Among Mr. Kipling's discoveries of new kinds of characters, probably the most popular is his invention of the British soldier in India. He avers that he "loves that very strong man, Thomas Atkins "; but his aflection has. not blinded him to the faults of the beloved. Mr. Atkins drinks too much, is too careless a gallant in love, has been educated either too much or too little, and has other faults, partly due, apparently, to recent military organisation, partly to the feverish and unsettled state of the civilised world. But he is still brave, when he is well led ; still loyal, above all, to his " trusty chum." Every Englishman must hope that, if Terence Mulvaney did not take the city of Lungtung Pan as described, yet he is ready and willing so to take it. Mr. Mulvaney is as humorous as Micky Free, but more melancholy and more truculent. He has, perhaps, "won his way to the mythical" already, and is not so much a soldier, as an incarnation, not of Krishna, but of many soldierly qualities. On the other hand, Private Ortheris, especially in his frenzy, seems to shew all the truth, and much more than the life of, a photograph. Such, we presume, is the soldier, and such are his experiences and temptations and repentance. But nobody ever dreamed of telling us all this, till Mr. Kipling came. As for the soldier in action, the "Taking of Lungtung Pen," and the "Drums of the Fore and Aft," and that other tale of the battle with the Pathans in the gorge, are among the good fights of fiction. They stir the spirit, and they should be distributed (in addition, of course, to the "Soldier's Pocket Book") in the ranks of the British army. Mr. Kipling is as well informed about the soldier's women-kind as about the soldier : about Dinah Shadd as about Terence Mulvaney. Lever never instructed us on these matters : Micky Free, if he loves, rides away; but Terence Mulvaney is true to his old woman. Gallant, loyal, reckless, vain, swaggering, and tender-hearted, Terence Mulvaney, if there were enough of him, "would take St. Petersburg in his drawers." Can we be too grateful to an author who has extended, as Mr. Kipling in his military sketches has extended, the frontiers of our knowledge and sympathy ?

It is a mere question of individual taste; but, for my own part, had I to make a small selection from Mr. Kipling's tales, I would include more of his studies in Black than in White, and many of his excursions beyond the probable and natural. It is difficult to have one special favourite in this kind ; but perhaps the story of the two English adventurers among the freemasons of unknown Kafiristan (in the "Phantom Rickshaw") would take a very high place. The gas-heated air of the Indian newspaper office is so real, and into it comes a wanderer who has seen new faces of death, and who carries with him a head that has worn a royal crown. The contrasts are of brutal force ; the legend is among the best of such strange fancies. Then there is, in the same volume, "The Strange Ride of Morrowbie Jukes," the most dreadful nightmare of the most awful Bunker in the realms of fancy. This is a very early work ; if nothing else of Mr. Kipling's existed, his memory might live by it, as does the memory of the American Irishman by the "Diamond Lens." The sham magic of "In the House of Suddhu" is as terrible as true necromancy could be, and I have a faiblesse for the "Bisara of Pooree" "The Gate of the Hundred Sorrows" is a realistic version of "The English Opium Eater," and more powerful by dint of less rhetoric. As for the sketches of native life—for example, "On the City Wall"—to English readers they are no less than revelations. They testify, more even than the military stories, to the author's swift and certain vision, his certainty in his effects. In brief, Mr. Kipling has conquered worlds, of which, as it were, we knew not the existence.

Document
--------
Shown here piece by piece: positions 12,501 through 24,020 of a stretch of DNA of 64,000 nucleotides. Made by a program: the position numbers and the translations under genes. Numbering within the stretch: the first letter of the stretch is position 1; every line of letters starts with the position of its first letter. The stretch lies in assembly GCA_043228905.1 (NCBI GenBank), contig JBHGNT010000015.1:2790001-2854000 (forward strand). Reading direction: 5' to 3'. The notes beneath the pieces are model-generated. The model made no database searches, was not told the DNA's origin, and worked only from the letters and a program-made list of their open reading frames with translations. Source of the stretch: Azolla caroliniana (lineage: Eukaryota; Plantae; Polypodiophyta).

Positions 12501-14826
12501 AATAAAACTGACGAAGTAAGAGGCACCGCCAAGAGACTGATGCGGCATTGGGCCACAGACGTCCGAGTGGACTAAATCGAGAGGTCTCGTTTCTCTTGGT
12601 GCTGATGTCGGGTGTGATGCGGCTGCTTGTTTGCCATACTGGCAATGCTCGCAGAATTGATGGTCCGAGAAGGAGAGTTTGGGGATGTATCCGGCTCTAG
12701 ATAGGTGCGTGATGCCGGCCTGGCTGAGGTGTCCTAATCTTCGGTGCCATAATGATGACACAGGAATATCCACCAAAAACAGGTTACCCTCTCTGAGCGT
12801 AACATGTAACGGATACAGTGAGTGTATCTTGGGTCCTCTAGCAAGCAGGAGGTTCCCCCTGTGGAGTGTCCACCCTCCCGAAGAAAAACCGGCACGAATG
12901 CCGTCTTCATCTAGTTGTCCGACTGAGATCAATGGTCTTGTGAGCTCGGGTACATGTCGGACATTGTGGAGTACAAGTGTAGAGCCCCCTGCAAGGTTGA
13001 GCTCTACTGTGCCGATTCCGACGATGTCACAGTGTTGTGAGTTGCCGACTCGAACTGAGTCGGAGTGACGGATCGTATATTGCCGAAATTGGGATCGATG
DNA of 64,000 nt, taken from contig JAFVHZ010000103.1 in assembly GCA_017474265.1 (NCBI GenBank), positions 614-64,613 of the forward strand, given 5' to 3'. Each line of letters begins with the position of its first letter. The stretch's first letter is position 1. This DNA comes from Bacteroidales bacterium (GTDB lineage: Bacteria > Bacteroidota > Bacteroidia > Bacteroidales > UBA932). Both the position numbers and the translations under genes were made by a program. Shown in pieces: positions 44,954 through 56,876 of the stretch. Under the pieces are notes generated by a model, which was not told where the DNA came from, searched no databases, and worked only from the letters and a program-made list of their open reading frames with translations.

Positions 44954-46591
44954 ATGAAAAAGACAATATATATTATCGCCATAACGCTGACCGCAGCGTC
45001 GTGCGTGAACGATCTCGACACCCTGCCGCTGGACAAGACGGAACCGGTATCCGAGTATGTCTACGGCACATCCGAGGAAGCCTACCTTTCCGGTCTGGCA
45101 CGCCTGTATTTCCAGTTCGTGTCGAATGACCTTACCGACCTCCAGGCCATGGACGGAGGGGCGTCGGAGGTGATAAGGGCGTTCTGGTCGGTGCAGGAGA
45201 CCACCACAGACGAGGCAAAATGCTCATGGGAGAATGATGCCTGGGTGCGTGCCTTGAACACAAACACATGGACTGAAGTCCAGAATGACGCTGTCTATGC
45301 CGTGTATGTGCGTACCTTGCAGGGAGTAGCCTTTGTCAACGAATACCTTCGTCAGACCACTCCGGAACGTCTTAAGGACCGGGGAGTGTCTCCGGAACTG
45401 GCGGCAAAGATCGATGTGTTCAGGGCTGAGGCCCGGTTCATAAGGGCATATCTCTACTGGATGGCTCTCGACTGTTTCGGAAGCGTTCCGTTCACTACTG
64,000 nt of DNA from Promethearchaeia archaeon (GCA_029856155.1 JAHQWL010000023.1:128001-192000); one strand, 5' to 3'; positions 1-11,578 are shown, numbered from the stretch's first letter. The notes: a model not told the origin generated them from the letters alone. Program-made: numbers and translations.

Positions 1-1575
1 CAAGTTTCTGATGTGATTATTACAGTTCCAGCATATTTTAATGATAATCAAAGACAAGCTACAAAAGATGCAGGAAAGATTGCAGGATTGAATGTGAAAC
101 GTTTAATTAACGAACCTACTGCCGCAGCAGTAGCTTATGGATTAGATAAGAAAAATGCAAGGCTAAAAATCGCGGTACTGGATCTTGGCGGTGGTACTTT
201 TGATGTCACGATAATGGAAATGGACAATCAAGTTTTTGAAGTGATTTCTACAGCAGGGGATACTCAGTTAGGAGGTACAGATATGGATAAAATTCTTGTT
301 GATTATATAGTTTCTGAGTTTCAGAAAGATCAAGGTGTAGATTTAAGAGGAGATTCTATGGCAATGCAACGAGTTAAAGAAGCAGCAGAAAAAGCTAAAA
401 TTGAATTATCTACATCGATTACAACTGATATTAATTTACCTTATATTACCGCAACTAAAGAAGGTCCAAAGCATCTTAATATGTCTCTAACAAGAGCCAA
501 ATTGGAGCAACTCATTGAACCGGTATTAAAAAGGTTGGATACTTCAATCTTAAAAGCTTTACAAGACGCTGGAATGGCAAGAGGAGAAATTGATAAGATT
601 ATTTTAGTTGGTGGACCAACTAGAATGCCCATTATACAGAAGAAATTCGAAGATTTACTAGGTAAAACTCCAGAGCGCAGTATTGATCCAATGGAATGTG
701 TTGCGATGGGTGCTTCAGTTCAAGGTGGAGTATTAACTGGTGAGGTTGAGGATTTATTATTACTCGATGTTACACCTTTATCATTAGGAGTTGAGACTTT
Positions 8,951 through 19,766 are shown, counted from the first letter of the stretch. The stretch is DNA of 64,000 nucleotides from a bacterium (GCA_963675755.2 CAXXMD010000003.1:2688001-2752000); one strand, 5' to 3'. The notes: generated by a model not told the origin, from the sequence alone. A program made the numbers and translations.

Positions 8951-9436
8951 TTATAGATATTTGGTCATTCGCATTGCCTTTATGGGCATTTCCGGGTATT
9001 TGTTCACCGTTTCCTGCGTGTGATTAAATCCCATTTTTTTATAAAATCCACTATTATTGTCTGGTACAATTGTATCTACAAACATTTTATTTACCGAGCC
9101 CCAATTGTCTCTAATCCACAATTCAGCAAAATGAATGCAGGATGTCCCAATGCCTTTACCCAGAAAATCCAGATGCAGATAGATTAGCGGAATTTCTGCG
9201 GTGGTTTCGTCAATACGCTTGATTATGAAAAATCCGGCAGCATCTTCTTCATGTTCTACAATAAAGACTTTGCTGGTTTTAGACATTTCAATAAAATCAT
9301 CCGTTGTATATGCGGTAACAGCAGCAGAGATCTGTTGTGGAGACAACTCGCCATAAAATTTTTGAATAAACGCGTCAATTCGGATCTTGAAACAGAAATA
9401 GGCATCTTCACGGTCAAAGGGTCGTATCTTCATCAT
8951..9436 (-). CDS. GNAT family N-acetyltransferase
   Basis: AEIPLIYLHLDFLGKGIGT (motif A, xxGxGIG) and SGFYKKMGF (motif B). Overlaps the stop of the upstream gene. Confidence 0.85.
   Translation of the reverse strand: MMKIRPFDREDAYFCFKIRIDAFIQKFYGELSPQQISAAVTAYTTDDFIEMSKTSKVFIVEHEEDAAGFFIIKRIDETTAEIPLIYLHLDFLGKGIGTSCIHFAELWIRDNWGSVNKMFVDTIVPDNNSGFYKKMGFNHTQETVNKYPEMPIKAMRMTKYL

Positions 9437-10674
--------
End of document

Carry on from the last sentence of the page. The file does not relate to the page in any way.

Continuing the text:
His faults are so conspicuous, so much on the surface, that they hardly need to be named. They are curiously visible to some readers who are blind to his merits. There is a false air of hardness (quite in contradiction to the sentiment in his tales of childish life); there is a knowing air ; there are mannerisms, such as " But that is another story"; there is a display of slang ; there is the too obtrusive knocking of the nail on the head. Everybody can mark these errors ; a few cannot overcome their antipathy, and so lose a great deal of pleasure.

It is impossible to guess how Mr. Kipling will fare if he ventures on one of the usual novels, of the orthodox length. Few men have succeeded both in the conte and the novel. Mr. Bret Harte is limited to the conte ; M. Guy de Maupassant is probably at his best in it. Scott wrote but three or four short tales, and only one of these is a masterpiece. Poe never attempted a novel. Hawthorne is almost alone in his command of both kinds. We can live only in the hope that Mr. Kipling, so skilled in so many species of the conte, so vigorous in so many kinds of verse, will also be triumphant in the novel : though it seems unlikely that its scene can be in England, and though it is certain that a writer who so cuts to the quick will not be happy with the novel's almost inevitable " padding." Mr. Kipling's longest effort, " The Light which Failed," can, perhaps, hardly be considered a test or touchstone of his powers as a novelist. The central interest is not powerful enough ; the characters are not so sympathetic, as are the interest and the characters of his short pieces. Many of these persons we have met so often that they are not mere passing acquaintances, but already find in us the loyalty due to old friends.

Edited by Roger Lancelyn Green